A brief history of GMIR

Gay Men in Recovery was established in February 2019, literally days before the lockdown restrictions for COVID-19 came introduced.

Like the founders of AA, back in the 1930’s, our meeting was formed by a small group of gay men (just three people at the start) who had experienced AA over many years. They regularly attended the fantastic LGBTQI meetings in Manchester (the Friday meeting was established around 30 years ago!) and other meetings in the north west, London and abroad.

Despite the meetings referred to above, there was a deep-down nagging feeling within us that the majority of gay men who were alcoholics, were not accessing AA. Like lots of people in AA, we also heard stories of how the ‘God’ word put people off from even attending an initial meeting to learn more about this fellowship. Gay men in particularly have had a rough time of it in relation to a religious ‘God’, and no-doubt assumed that this was similar in AA. However, as described on our main page, AA is based on spiritual principles, and individuals come to believe in their own concept of a power greater than themsleves.

We also heard how some support workers or LGBTQI organisations took a pretty dim view of AA, overlooking how it saves millions of lives, and continues to do so every minute of the day. Gay men have one of the highest incidences of alcoholism in the UK, and highest rates of suicide. Yet where are they all ? Why aren’t more seeking recovery? Why isn’t AA attracting more and more gay men each week? These were some of the deep-seated concerns amongst us.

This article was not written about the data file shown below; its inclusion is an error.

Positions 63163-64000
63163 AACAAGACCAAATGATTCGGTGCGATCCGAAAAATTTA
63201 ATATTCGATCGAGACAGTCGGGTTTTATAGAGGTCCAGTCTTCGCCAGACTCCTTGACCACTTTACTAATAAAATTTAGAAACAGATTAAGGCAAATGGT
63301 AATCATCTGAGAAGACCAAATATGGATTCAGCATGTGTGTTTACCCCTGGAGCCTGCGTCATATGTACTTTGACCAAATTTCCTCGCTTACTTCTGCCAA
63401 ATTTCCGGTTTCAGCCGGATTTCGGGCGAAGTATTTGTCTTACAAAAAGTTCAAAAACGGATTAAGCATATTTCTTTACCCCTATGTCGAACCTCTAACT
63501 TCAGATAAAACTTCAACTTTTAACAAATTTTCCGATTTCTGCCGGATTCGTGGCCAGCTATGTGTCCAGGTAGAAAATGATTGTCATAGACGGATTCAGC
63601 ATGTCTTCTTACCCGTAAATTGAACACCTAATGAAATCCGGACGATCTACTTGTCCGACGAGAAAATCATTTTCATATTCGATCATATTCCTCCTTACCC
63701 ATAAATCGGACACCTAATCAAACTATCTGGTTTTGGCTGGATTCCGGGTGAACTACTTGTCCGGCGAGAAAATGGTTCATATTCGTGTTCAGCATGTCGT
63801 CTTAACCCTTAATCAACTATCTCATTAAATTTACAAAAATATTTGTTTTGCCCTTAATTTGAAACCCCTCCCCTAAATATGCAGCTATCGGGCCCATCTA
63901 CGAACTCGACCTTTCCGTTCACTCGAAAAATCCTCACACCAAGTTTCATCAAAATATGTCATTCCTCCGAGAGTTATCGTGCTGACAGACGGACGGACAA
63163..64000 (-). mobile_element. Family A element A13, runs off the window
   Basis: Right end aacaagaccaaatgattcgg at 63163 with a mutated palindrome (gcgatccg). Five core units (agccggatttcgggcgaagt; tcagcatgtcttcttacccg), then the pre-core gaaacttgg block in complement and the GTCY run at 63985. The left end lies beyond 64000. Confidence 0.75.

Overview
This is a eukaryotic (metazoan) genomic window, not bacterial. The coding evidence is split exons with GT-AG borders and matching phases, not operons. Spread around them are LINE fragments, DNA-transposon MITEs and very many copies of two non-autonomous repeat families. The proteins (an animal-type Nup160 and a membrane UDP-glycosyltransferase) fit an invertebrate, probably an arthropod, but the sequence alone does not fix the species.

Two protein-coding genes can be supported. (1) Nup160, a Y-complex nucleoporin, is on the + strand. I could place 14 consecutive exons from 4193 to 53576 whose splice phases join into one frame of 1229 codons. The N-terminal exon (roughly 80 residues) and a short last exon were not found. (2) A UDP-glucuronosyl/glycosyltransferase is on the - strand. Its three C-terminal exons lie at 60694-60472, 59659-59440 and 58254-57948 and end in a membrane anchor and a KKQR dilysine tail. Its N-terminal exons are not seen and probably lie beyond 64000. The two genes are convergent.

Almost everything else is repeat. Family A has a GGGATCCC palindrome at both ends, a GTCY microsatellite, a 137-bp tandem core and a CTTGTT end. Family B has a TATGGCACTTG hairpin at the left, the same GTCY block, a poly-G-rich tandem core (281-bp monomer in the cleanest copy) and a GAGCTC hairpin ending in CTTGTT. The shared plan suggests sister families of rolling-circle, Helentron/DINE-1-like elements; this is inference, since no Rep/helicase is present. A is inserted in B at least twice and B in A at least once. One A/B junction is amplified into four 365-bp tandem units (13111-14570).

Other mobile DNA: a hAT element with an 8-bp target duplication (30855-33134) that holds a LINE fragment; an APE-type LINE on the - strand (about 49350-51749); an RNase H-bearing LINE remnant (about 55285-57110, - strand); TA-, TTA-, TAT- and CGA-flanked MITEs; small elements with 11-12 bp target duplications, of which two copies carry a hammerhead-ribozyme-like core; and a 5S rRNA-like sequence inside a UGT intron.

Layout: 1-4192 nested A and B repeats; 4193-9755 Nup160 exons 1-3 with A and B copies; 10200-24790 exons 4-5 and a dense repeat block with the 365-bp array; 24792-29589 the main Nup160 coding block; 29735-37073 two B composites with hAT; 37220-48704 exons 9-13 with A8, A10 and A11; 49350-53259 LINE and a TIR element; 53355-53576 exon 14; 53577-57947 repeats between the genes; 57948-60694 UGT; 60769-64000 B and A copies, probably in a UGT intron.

Initially we had discussions with other people in AA and then with the national AA organisation, to share our ideas and the need for this meeting. We put forward some of the historical developments of AA, and how even Bill W is reportedly to have agreed to separate meetings for specific groups of people, so that they too can get a daily reprieve from alcohol.

Based on the Traditions of AA to go to any lengths to help the suffering alcoholic, we were somehow led by a power greater than ourselves, to set up this meeting, its first in the north of England.

Where are we now?

Since February 2019, we have become an established meeting based on the principles and traditions of AA. We regularly have 15-18 people coming each week. More importantly, we attract newcomers who clearly state that they would not have come to AA if it had not been for this meeting. And the newcomers become regulars!

We have monthly Conscience Meetings and make regular financial contributions to the local inter-group as a way of supporting AA as a whole.

Everyone coming to our meeting was sceptical at first, or let’s be honest, more like frightened, desperate and scared – just like those of us who experience a day of sobriety by working the programme of AA. However, AA does work for the gay men coming to this meeting, and for others attending the LGBTQI meetings in Manchester. For it to work, you have to come along to your first and future meetings. But ‘it works if you work it, so work it because you’re worth it!’. You can’t get sober on your own, but together, you can because we can and do.